What's next for the Internet?
It's startling to see what you can find on the Internet these days. Of course, I don't need to tell you this ... you're reading this article as it is. I'm not sure if it's a good thing or not to be sitting at work and have to shield your computer immediately due to something that just popped up on your screen. In any case, it's anyone's guess as to how long the Internet will stand as it is.
Recent news shows that the Internet Governance Forum thinks that someday in the future, the Super Information Highway may be broken into separate networks around the world. Maybe this doesn't seem like a big issue, but imagine if you were driving along the highway but we're able to travel cross-country anymore. So instead of pulling up mind-boggling pages and videos, you'd have to settle for a 404 File Not Found message.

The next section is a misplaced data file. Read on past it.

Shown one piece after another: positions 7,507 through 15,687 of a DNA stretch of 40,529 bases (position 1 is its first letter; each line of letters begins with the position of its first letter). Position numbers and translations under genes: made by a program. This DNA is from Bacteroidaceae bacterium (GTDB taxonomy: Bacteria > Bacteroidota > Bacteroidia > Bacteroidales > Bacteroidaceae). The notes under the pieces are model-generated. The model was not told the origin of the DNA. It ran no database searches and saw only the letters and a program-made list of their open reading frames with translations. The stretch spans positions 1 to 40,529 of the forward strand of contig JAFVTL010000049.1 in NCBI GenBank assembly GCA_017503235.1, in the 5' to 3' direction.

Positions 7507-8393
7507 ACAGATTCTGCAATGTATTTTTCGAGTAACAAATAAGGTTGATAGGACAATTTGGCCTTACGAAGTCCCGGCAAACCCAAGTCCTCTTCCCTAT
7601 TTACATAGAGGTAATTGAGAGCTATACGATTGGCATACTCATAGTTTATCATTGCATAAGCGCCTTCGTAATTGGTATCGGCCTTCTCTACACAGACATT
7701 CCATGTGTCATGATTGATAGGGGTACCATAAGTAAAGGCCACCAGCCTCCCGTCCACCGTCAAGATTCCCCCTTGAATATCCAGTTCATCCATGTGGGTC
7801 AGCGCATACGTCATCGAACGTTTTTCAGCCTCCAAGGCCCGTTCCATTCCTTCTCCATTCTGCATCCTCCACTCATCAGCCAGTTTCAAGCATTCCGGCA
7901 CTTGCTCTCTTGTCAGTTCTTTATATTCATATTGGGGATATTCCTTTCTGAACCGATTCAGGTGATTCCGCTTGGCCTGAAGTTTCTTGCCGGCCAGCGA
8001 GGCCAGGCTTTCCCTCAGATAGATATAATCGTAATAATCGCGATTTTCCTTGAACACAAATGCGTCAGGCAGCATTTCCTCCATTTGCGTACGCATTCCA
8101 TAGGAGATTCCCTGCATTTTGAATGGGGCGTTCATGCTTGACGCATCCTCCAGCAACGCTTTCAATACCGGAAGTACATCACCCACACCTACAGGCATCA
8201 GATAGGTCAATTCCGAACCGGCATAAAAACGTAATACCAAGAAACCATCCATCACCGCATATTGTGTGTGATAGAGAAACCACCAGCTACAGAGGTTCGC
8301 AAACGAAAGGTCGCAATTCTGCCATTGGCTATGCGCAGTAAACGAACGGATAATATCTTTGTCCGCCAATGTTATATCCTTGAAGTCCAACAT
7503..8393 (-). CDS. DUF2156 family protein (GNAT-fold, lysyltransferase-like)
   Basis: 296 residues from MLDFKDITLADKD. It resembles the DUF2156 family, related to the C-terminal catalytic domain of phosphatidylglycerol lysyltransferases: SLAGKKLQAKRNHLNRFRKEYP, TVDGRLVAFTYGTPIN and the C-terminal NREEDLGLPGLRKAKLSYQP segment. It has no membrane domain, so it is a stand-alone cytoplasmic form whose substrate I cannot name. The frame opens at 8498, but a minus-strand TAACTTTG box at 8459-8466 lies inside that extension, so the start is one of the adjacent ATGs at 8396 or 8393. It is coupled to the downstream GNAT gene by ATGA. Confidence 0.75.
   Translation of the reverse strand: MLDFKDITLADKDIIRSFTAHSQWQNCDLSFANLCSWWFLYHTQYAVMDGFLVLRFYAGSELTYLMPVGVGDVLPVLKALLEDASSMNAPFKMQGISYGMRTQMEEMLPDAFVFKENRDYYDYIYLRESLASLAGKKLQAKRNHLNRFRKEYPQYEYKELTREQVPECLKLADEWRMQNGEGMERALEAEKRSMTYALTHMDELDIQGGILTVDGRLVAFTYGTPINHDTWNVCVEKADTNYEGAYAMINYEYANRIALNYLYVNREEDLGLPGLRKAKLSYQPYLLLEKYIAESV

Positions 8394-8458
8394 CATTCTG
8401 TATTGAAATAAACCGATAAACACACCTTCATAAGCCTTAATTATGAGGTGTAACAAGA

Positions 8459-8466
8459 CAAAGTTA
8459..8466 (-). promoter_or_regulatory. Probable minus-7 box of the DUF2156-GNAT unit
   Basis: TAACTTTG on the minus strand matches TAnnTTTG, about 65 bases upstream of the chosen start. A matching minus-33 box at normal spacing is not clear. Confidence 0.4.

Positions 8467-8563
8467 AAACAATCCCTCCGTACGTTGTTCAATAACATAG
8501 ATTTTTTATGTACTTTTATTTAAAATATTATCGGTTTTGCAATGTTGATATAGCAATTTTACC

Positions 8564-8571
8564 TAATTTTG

One of the main concerns is China. The Chinese government, as the article suggests, is concerned that users must now type Latin characters for domain names, even if the webpages contain only Chinese characters. One way to rectify this would be to allow character-based domain names, but the current setup would not allow this. Besides, China is already under fire for controlling much of the content on the Net. That's right, they don't have to worry too much about closing windows in fear that the boss might see. They never have the opportunity to get there in the first place.
The good thing is that the people in charge of many web-based governing bodies are examining these things and trying to consider solutions. As important as the Internet has become globally, it will be critical to see just if the Internet can be kept together. That way, we can keep finding things online that are education and interesting ... and many times, things that it probably would have been better not to have seen.